House panel approves spying bill, targets leaks

The House Intelligence Committee approved legislation Thursday to re-authorize the National Security Agency and other intelligence agencies. 
 
The bill includes an additional $75 million to combat insider threats following the leaks of classified information by former NSA contractor Edward Snowden. 
 
The panel also approved an amendment from Rep. Devin Nunes (R-Calif.) requiring a declassification review of documents seized from Osama bin Laden's compound in Abbottabad, Pakistan. 
 
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The committee approved two amendments from Rep. Jim Langevin (D-R.I.), one to support improve cybersecurity education and one to crack down on leaks. 
 
The panel rejected two amendments from Rep. Adam Schiff (D-Calif.) to tighten oversight of the government's drone program. His first amendment would have required annual reports on deaths in drone strikes and the other would have required an independent review before any American citizen could be targeted for a lethal strike.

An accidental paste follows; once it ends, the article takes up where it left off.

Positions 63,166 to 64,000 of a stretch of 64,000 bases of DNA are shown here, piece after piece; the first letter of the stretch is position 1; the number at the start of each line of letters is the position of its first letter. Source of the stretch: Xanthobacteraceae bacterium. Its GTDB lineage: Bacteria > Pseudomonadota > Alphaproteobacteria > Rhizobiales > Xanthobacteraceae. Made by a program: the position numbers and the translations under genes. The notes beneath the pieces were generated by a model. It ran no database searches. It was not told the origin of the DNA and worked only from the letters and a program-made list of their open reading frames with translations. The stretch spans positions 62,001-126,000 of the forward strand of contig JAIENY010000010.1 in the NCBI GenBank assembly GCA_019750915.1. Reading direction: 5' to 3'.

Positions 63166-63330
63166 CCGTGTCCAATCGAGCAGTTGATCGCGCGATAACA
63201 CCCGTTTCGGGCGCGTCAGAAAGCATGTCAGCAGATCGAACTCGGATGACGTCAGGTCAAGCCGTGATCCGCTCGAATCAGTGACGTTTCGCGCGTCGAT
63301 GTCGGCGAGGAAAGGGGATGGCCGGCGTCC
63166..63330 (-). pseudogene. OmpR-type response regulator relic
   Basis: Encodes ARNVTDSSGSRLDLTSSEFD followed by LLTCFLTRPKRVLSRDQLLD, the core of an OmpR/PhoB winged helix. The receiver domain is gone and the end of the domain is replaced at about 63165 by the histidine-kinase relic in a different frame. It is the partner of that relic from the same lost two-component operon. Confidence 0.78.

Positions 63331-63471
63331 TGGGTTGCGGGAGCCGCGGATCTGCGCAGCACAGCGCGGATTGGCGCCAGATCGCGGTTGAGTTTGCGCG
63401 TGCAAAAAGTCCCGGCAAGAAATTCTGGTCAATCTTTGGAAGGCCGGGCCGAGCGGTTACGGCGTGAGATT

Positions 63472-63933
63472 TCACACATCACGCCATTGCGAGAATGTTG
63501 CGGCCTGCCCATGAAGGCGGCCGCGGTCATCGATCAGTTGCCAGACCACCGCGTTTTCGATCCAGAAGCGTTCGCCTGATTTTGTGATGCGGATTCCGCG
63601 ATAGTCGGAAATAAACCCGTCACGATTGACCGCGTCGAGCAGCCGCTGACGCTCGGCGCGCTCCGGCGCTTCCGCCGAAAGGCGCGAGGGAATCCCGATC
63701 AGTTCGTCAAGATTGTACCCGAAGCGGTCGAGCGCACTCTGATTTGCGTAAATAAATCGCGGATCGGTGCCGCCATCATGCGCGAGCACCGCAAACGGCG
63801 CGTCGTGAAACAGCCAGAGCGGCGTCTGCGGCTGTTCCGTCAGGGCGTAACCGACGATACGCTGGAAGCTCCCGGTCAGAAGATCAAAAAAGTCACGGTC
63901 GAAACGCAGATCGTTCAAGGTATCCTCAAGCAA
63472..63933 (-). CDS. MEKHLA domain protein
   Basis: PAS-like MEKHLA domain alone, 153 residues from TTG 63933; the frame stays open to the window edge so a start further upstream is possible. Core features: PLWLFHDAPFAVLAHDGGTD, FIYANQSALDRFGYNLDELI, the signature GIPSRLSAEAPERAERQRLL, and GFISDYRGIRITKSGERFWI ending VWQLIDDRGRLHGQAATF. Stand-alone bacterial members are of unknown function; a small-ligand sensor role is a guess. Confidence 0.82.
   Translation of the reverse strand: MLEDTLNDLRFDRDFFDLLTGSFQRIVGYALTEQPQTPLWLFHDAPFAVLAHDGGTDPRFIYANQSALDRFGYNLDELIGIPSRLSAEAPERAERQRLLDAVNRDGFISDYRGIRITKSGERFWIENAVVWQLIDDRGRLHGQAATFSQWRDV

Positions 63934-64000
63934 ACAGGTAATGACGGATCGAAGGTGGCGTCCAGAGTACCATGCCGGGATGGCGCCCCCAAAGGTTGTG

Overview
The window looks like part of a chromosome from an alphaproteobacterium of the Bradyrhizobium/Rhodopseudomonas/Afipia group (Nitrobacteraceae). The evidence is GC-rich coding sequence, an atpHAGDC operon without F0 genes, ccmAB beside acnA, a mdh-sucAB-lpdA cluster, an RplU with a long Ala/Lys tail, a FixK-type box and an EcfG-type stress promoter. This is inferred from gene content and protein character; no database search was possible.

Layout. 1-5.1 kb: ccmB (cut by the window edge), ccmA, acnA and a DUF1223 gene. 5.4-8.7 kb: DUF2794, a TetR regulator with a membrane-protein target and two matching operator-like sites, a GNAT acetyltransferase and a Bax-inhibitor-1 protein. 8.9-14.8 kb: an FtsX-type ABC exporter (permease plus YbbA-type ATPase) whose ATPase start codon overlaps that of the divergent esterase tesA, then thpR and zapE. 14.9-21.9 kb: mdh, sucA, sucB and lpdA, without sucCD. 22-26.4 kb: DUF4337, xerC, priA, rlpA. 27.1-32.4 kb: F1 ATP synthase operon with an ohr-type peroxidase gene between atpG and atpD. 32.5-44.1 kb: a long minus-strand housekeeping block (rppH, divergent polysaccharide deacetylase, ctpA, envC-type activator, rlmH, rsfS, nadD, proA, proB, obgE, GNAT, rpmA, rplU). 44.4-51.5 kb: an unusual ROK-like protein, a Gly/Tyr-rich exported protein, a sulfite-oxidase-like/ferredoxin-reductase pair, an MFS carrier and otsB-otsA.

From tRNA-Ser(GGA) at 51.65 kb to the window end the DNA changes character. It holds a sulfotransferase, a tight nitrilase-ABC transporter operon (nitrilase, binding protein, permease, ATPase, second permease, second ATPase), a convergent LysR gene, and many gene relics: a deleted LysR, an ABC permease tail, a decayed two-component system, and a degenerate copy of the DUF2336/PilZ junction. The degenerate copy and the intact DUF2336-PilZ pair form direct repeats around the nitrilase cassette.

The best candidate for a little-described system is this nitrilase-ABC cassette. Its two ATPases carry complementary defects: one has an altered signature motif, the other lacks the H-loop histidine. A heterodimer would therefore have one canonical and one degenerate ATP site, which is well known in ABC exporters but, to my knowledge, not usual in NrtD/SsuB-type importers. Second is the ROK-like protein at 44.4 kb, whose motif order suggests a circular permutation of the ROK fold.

"Since [2011], the Committee has produced bills that have saved the taxpayers billions of dollars, were first to address insider threats, increased attention to counterintelligence efforts, curbed personnel growth, shaped the execution of important national security policies, and enhanced investment in cutting-edge technologies critical to the security of the nation," Intelligence Committee Chairman Mike Rogers (R-Mich.) said in a statement.
 
The Senate Intelligence Committee advanced its own bill to re-authorize the intelligence programs earlier this month. That legislation would also provide additional funding to prevent leaks of classified information.
 
The Snowden leaks prompted a public outcry over the scope of the NSA's surveillance programs and have led to pushes to rein in the agency.
 
Both Intelligence committees are working on bills aimed at improving public trust in the NSA while preserving the agency's sweeping spying powers. But other lawmakers, including leading members of both Judiciary committees, are pushing bills to limit the NSA's power and end its bulk collection of Americans' phone records.